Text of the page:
Science, Now + Beyond

Scientists have discovered a bunch of new planets – including ones that could support life

It's official: we're not alone in the universe.

Astronomers from all over the world banded together to complete long term and wide ranging survey of observable space. The scientists analyzed data captured over a twenty year period from a high resolution echelle spectrometer in an observatory in Hawaii. The analysis led to the discovery of 60 new planets!! The data also indicated that there may be as many as 54 other planets in this area, but further observation would be necessary to classify them as planets. The data gathered includes over 61,000 individual observations of over 1,600 stars.

One of the planets discovered showed especially promising conditions for supporting life. The planet was hotter than Earth, but not hot enough to prohibit life from thriving. The planet was deemed a ‘Super-Earth’. This ‘Super-Earth’ orbits a star called Gliese 411, which is in the star system that is fourth closest to the sun.

Another discovery made from analysis of the data is that many of the planets are orbiting stars within their star systems, similar to the way that the Earth orbits the sun. Prior to this survey, astronomers theorized that planets in these systems might be orbiting stars, but there was not enough data to confirm the theory. UNTIL NOW.

This means that there are probably multiple solar systems like ours throughout space that function similarly to our own. Scientists are also beginning to believe that each of these star systems may have an Earth-like planet capable of sustaining life. It makes sense that each star system would contain a planet orbiting the central star at a distance that would create a climate capable of supporting life.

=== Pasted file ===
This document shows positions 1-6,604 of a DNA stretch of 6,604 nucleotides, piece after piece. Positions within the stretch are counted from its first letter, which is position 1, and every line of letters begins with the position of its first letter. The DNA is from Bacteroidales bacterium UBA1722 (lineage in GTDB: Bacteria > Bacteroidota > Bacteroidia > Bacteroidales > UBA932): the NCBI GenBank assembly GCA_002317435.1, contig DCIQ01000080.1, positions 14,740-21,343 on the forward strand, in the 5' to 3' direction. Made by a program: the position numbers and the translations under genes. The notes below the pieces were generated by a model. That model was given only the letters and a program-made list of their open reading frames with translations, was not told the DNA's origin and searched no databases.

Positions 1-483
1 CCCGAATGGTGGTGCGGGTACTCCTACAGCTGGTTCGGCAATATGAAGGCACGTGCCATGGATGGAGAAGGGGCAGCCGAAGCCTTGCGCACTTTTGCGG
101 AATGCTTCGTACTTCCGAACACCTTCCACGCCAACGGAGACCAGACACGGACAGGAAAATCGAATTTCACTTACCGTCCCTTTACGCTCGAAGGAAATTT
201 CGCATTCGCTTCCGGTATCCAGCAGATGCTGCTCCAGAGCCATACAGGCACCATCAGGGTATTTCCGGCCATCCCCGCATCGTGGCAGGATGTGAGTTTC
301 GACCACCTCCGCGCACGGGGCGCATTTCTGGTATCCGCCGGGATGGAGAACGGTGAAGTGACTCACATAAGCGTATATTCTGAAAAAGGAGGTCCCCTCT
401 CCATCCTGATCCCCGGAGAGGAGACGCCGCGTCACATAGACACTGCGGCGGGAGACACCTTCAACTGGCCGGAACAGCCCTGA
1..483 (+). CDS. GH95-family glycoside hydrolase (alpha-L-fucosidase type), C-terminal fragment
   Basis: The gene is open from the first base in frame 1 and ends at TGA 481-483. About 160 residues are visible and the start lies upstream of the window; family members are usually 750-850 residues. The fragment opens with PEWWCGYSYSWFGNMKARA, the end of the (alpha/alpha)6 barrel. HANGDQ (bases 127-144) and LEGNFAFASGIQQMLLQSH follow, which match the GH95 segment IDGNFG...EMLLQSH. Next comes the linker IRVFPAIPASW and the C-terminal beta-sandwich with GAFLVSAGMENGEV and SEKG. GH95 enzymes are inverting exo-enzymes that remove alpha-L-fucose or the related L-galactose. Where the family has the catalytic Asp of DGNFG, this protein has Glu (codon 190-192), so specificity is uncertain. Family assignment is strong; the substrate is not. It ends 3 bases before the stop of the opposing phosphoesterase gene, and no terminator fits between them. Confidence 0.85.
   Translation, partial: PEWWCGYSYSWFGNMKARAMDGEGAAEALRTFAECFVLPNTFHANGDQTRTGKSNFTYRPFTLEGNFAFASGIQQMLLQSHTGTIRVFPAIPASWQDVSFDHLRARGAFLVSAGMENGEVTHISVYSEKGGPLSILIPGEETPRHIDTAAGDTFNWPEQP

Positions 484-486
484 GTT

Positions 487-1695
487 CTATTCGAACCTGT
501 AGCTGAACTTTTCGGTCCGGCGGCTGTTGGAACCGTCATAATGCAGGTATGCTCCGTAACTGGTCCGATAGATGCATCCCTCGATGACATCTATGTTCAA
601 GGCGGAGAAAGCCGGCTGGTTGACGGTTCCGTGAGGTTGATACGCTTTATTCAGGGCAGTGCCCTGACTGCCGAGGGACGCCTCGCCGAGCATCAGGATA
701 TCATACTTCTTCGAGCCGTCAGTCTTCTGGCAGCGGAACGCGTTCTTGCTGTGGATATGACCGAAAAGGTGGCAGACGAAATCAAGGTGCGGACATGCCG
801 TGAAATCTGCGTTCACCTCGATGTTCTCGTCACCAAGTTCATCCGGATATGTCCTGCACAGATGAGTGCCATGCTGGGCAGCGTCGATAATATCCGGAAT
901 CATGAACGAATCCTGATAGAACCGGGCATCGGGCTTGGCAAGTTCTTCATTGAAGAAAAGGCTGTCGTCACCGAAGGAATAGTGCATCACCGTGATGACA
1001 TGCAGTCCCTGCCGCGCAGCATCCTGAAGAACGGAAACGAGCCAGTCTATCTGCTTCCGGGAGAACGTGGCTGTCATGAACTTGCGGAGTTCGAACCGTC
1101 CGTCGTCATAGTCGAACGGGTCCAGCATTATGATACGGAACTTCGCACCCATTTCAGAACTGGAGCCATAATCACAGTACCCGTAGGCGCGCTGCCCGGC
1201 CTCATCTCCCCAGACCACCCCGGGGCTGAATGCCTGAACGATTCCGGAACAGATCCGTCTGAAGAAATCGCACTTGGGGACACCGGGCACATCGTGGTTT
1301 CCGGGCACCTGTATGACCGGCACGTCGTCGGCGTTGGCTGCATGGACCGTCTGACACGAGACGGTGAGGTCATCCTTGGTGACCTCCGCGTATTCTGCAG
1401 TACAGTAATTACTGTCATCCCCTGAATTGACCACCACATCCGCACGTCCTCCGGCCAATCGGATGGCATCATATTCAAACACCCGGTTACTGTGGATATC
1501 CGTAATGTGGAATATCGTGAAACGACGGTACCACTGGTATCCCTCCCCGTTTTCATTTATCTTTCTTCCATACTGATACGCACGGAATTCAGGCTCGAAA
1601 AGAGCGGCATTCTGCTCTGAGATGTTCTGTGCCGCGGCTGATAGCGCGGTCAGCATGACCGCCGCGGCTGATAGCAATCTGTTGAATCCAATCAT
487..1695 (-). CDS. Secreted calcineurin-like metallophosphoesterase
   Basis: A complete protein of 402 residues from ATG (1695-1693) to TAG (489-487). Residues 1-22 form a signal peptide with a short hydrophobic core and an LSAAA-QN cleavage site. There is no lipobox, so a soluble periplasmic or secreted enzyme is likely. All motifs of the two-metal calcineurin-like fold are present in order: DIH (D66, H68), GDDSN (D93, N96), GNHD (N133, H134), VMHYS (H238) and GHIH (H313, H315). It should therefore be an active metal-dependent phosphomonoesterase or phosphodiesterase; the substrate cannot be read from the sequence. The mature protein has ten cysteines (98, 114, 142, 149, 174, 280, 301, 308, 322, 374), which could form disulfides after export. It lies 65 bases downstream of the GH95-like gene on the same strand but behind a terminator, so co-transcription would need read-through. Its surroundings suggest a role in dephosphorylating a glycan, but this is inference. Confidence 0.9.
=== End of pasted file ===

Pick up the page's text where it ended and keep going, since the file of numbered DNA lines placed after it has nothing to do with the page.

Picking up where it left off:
This is really exciting information for scientists and alien conspiracy theorists alike. Though it will be a long time before researchers can gather data about the actual climate conditions on these planets, it’s one step closer to proving we are not alone in the universe.

The high resolution echelle spectrometer will continue to collect data over time and scientists will continue to analyze the data to get more information on these new planets. Paired with other space exploration projects like the European Space Agency’s Gaia mission and NASA’s Transiting Exoplanet Survey Satellite, which is scheduled to launch in 2018, this data will help give scientists more information about space than we’ve ever had access to before.